Churches and Synagogues in Istanbul

Istanbul has always been a heart of different cultures with its beautiful structures, churches, mosques, synagogues and other places where different styles are reflected. Beside mosques that Ottoman culture is dominated mostly in their structures, there are Christian and Orthodox churches and cathedrals as well as synagogues.

One of the most interesting churches in Istanbul is Bulgarian Iron Church (also known as Bulgarian St. Stephan Church) located on the Golden Horn in Balat, Fatih made entirely of cast iron. It is also known as the world’s last remaining iron church. In 1898, an Austrian architect constructed church and nearly 500 tons of iron components were brought from Austria and used to finish the construction. There were six bells in the bell tower brought from Russia, however only two of them have survived till today. After a great restoration, it has been opened to visitors with all its magnificence.

To visit this Bulgarian Orthodox Church, from Sultanahmet you can take the tram to Aksaray, then take 41Y bus to Fener station. It takes only 3 min by walk to the destination.

There are many Eastern Orthodox, Catholic and Armenian churches in Istanbul as well. One of the most known among them is Aya Yorgi Church (also known as St. George Church) belongs to Fener Greek Orthodox Patriarchate. It is a kind of small basilica which has many sculptures, mosaics and relics inside. It is a home of many Greek Orthodox since 18th Century. It has been restored many times, and especially at Easter time, there are many visitors from all around the world.

If you would like to visit the church, from Sultanahmet you can take tram to Aksaray, then take 41Y bus from Yenikapı station to Fener station. It is only 2 min by walk from the bus station!

If you want to visit a Catholic church, the largest one is in Beyoğlu, Taksim called St. Antoine Catholic Church (also known as Sent Antuan Kilisesi, St. Anthony of Padua). Located on famous Istiklal Avenue, it was first built in 1725, then demolished in 20th Century, however it was rebuilt and completed in 1912. In the inner patio, the statue of Pope John XXII who visited Istanbul in 2003. The church is a great example of Italian Neo-Gothic and Tuscan-Lombard styles that especially on New Year’s Eve, you may be impressed by its lightened, beautiful look.

To get there from Sultanahmet, you can take Kabataş tram to Tophane station, then walk 10-12 min to the church.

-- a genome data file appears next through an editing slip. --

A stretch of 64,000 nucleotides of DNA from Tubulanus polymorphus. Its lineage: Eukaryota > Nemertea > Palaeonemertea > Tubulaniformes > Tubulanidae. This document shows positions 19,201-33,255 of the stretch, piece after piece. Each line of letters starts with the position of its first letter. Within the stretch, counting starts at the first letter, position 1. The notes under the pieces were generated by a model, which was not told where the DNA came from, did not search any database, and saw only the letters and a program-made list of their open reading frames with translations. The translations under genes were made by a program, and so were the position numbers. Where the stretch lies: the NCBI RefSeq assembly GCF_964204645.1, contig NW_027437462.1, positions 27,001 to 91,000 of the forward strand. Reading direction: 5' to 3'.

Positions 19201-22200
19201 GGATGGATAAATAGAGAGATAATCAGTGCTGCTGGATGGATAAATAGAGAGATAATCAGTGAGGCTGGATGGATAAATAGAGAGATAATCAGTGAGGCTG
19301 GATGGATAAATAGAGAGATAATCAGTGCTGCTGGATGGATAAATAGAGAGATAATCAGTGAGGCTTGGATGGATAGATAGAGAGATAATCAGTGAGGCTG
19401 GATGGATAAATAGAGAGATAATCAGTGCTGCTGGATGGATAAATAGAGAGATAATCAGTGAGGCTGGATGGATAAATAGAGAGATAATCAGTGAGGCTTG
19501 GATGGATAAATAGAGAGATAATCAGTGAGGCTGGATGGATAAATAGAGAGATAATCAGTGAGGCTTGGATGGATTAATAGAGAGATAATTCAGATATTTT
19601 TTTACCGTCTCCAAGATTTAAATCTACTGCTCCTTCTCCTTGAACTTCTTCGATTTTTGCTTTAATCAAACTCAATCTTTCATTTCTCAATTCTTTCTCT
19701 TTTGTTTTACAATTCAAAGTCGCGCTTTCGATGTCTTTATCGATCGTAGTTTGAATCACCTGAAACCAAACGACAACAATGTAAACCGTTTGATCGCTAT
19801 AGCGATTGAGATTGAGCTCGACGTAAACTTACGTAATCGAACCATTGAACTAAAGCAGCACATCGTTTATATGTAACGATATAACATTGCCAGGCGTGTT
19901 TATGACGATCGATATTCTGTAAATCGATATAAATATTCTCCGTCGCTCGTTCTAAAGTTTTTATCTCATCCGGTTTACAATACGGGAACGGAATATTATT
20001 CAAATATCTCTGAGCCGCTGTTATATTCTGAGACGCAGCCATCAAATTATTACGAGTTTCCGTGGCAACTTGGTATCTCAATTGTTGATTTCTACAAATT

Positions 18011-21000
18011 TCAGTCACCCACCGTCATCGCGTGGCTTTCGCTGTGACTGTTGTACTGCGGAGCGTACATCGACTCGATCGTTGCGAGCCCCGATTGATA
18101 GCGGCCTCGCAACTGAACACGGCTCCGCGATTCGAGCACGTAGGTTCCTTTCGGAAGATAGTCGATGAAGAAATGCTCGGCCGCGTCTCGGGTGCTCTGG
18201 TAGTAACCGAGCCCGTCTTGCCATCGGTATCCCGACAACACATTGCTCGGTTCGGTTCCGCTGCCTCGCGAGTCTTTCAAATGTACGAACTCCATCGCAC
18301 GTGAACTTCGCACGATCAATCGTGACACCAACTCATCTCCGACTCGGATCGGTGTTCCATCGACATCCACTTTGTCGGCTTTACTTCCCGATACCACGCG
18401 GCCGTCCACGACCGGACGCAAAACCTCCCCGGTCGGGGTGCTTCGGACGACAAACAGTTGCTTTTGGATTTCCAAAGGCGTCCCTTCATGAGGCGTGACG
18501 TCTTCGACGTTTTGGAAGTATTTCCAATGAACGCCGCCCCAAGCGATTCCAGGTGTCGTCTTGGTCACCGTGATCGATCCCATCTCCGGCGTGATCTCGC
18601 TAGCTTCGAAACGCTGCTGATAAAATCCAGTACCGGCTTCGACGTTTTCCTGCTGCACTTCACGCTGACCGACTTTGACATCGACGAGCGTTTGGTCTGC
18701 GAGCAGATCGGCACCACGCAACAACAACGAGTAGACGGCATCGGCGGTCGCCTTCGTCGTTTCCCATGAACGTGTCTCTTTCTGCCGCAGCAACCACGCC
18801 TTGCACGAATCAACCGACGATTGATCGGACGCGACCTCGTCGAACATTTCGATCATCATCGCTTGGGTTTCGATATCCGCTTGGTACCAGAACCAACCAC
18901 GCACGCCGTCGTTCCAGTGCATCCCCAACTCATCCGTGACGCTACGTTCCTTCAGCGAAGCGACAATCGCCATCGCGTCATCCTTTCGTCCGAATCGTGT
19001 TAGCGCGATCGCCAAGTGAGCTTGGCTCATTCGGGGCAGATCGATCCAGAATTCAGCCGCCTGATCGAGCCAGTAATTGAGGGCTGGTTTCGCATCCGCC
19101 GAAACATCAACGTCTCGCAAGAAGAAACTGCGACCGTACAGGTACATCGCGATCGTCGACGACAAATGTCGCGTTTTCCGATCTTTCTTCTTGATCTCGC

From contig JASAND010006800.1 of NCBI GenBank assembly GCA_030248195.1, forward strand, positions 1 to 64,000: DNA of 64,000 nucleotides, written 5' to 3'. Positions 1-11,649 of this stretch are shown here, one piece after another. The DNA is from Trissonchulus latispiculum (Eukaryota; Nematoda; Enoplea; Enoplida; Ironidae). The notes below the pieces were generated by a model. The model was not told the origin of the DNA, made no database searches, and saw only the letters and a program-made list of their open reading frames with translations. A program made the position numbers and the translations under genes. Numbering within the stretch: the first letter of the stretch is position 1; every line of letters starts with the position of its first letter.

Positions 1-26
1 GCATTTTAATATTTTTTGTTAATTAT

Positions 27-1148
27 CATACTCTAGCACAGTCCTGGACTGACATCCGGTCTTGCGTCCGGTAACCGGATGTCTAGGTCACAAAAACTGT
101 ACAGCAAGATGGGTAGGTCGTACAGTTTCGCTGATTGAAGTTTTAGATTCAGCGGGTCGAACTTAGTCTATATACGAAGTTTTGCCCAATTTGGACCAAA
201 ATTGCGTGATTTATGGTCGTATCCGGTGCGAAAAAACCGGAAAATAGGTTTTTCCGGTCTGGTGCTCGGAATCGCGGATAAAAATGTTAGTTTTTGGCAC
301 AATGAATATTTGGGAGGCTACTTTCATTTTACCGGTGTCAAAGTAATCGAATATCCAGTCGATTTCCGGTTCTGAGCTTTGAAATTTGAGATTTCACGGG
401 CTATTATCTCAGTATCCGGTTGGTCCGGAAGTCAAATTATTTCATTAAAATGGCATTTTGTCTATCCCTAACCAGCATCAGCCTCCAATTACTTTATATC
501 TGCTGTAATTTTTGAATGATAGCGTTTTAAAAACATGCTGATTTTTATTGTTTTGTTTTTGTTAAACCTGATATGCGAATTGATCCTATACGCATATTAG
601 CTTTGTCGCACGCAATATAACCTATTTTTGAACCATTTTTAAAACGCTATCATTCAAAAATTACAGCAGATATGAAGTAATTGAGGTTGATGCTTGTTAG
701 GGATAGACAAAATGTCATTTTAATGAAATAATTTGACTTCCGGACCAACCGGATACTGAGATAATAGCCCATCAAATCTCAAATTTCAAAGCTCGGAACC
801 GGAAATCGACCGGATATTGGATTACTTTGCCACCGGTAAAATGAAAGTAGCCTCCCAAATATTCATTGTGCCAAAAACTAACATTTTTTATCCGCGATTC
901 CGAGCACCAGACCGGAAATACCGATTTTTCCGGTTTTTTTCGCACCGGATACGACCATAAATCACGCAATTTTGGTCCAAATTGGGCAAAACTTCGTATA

When it comes to synagogues of Istanbul, there are many of them around the city. Some of the most known synagogues in Istanbul are Balat Ahrida Synagogue, Balat Yanbol Synagogue, Neve Şalom Synagogue and Istanbul Aşkenaz Synagogue. Ahrida and Yanbol Synagogues are located on the same area, however it is not known when they were built. It is assumed to these two synagogues were built before the conquest of Istanbul in 1453. After a great fire in 17th Century, they were rebuilt and restored many times till today. There are remains from Byzantine era in the courtyard.

You can take the tram from Sultanahmet to Aksaray station, then 41Y bus from Yenikapı Transit station to Balat station. It takes 5-6 min to these synagogues by walk.

Neve Şalom is another synagogue located in Beyoğlu, near Galata Tower. It was built between the years of 1949-1951 by two newly graduate architectures. The interior design of the synagogue is more spectacular than the two others. You can reach Neve Şalom Synagogue by taking the tram from Sultanahmet to Karaköy Station and walk 10-12 min to get there.

Aşkenaz Synagogue is located in the same area, Beyoğlu, near Galata Tower. It was built in 1900 by Austria-based Jewish. The facade of the structure has a European style. If you would like to visit Aşkenaz Synagogue, you can take the tram from Sultanahmet to Karaköy Station and walk about 8 min to get there.

Churches and Synagogues in Istanbul

Contact Us

We're not around right now. But you can send us an email and we'll get back to you, asap.

Not readable? Change text. captcha txt